Formal Academic Book Review Guidelines SOCI 3422 Racial and Ethnic Minorities Un

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Formal Academic Book Review Guidelines
SOCI 3422 Racial and Ethnic Minorities
University of Memphis Prof. Dortch
Guidelines:
Below are some general questions and guidelines you should review and use when writing your book review. Keep in mind this is not a book report, but a review.
When reviewing the book, think especially about what the author is presenting from a sociological perspective. Also, think about our discussions in class regarding the social construction of culture, religion and politics/political systems as well as the various social theories applicable to the work.
Structure:
Your book review should be 3-5 pages at a minimum. Make sure the review is typed, double spaced with 1 inch margins. On the first page in the upper right hand corner on the first four lines, type your name, date, SOCI 0000, and Book Review. On the first line of written text, include the title of the book you selected.
Explanation
An analytic or critical review of a book or article is not primarily a summary; rather, it comments on and evaluates the work in the light of specific issues and theoretical concerns in a course. (To help sharpen your analytical reading skills, see our file on Critical Reading.) The literature review puts together a set of such commentaries to map out the current range of positions on a topic; then the writer can define his or her own position in the rest of the paper. Keep questions like these in mind as you read, make notes, and write the review.
1. What is the specific topic of the book or article? What overall purpose does it seem to have? For what readership is it written? (The preface, acknowledgements, bibliography and index can be helpful in answering these questions. Don’t overlook facts about the author’s background and the circumstances of the book’s creation and publication.)
2. Does the author state an explicit thesis? Does he or she noticeably have an axe to grind? What are the theoretical assumptions? Are they discussed explicitly? (Again, look for statements in the preface, etc. and follow them up in the rest of the work.)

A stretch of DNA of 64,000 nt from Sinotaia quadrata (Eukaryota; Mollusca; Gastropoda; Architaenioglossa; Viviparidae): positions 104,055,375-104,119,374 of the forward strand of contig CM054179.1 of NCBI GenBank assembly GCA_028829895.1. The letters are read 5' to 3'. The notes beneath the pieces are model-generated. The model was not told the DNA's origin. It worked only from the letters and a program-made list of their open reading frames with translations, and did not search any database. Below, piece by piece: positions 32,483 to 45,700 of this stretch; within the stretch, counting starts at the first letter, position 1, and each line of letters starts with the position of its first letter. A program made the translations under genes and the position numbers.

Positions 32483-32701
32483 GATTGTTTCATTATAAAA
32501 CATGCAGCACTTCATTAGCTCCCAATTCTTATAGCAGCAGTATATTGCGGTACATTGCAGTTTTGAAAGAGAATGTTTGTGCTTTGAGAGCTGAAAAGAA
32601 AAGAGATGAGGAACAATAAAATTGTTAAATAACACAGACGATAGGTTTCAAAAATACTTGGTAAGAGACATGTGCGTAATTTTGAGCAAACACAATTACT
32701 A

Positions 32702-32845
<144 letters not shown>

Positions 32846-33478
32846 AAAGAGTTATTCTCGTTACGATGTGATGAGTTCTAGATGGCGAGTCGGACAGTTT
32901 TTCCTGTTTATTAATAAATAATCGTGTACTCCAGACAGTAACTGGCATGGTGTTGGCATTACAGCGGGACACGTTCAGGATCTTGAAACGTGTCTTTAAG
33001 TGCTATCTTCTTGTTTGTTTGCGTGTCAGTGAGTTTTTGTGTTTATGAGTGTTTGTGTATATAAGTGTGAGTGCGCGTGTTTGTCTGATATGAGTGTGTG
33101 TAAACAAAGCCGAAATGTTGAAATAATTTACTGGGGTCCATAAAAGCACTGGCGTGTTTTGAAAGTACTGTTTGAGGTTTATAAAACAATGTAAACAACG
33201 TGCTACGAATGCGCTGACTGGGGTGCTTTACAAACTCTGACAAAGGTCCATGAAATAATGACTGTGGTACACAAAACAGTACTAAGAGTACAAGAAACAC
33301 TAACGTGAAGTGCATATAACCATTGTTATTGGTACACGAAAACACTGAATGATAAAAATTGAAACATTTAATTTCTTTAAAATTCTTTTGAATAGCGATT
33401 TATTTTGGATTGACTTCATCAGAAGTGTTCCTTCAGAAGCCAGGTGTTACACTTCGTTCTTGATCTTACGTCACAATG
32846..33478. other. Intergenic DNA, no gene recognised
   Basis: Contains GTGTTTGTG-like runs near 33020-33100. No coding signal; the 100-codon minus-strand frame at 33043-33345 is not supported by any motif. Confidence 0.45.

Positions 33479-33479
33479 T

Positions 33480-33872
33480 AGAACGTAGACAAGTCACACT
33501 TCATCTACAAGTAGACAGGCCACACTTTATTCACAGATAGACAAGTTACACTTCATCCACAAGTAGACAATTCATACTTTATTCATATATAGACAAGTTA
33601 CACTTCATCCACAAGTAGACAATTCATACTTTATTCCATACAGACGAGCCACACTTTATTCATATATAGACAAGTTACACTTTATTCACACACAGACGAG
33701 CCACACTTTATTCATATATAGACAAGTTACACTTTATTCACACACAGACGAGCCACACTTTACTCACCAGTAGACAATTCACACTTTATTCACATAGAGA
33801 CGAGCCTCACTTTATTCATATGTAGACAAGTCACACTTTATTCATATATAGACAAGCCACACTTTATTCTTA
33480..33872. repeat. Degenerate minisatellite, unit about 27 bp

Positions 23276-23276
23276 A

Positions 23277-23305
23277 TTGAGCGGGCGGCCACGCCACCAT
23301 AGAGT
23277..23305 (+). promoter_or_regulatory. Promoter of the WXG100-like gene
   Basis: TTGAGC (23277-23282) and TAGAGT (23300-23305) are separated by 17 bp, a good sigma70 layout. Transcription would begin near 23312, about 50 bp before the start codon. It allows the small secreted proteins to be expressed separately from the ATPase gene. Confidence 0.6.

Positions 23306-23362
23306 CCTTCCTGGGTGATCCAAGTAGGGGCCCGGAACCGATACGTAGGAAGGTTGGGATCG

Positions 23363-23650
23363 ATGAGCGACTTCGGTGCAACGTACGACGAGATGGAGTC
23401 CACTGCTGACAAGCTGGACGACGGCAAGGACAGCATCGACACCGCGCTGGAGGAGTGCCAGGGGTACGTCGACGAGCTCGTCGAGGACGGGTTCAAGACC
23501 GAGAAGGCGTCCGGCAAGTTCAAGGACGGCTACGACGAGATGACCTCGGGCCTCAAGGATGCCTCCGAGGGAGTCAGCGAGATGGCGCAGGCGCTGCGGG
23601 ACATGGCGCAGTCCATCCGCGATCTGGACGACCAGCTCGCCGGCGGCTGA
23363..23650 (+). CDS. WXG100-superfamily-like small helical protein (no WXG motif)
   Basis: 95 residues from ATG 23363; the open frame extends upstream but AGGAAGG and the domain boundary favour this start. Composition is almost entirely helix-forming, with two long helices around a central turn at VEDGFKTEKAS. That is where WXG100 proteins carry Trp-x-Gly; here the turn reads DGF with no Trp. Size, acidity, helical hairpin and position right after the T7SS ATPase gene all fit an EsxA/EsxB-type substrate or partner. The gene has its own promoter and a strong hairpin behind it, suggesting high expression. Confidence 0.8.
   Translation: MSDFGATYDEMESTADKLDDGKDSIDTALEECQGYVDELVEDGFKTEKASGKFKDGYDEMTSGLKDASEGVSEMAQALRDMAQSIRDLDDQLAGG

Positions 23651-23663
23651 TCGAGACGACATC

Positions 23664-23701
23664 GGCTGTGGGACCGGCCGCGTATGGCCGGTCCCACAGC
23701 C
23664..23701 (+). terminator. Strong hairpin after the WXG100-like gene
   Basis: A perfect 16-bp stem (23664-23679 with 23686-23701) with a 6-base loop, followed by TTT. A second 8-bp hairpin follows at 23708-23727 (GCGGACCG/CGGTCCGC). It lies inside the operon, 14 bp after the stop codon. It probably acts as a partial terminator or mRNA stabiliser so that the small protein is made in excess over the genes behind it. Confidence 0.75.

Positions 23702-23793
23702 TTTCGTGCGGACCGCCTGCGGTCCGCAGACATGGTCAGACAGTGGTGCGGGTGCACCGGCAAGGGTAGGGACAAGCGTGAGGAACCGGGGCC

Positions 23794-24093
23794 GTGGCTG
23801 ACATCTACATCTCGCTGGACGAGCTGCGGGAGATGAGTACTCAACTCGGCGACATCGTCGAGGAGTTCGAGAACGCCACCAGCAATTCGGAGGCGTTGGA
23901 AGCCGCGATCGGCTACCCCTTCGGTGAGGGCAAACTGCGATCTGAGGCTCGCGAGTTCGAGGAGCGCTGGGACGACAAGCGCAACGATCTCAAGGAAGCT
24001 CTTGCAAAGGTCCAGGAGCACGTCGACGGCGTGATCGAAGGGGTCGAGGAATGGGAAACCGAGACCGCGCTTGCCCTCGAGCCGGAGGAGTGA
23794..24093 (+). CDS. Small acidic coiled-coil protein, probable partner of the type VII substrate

3. What exactly does the work contribute to the overall topic of your course? What general problems and concepts in your discipline and course does it engage with?
4. What kinds of material does the work present (e.g. primary documents or secondary material, literary analysis, personal observation, quantitative data, biographical or historical accounts)?
5. How is this material used to demonstrate and argue the thesis? (As well as indicating the overall structure of the work, your review could quote or summarize specific passages to show the characteristics of the author’s presentation, including writing style and tone.)
6. Are there alternative ways of arguing from the same material? Does the author show awareness of them? In what respects does the author agree or disagree?
7. What theoretical issues and topics for further discussion does the work raise?
8. What are your own reactions and considered opinions regarding the work?
9. What sociological perspective does the book take? What theory or theories are most applicable to the text?
Browse in published scholarly book reviews to get a sense of the ways reviews function in intellectual discourse. Look at journals in your discipline or general publications such as the London Review of Books or the New York Review of Books.
To keep your focus, remind yourself that your assignment is primarily to discuss the book’s treatment of its topic, not the topic itself. Your key sentences should therefore say “This book shows…the author argues” rather than “This happened…this is the case.”
Format and Style
-Use standard MLA or ASA formatting for your bibliography and paper set up.
-Cite ANY sources you use in your review outside of the actual text- for example you are using the definition of race from our textbook in your review on DuBois, you should cite the textbook-
-Use standard 12 point font with 1 inch margins.
-Use a standard word processing file format that can be uploaded digitally such as Microsoft Office Word or Open Office Docs. (don’t use the notes app on your phone)
Written by Dr. Margaret Procter, Coordinator, Writing Support, University of Toronto.
Copyright 2007. All rights reserved.
SOURCE http://www.utoronto.ca/writing/bkrev.html

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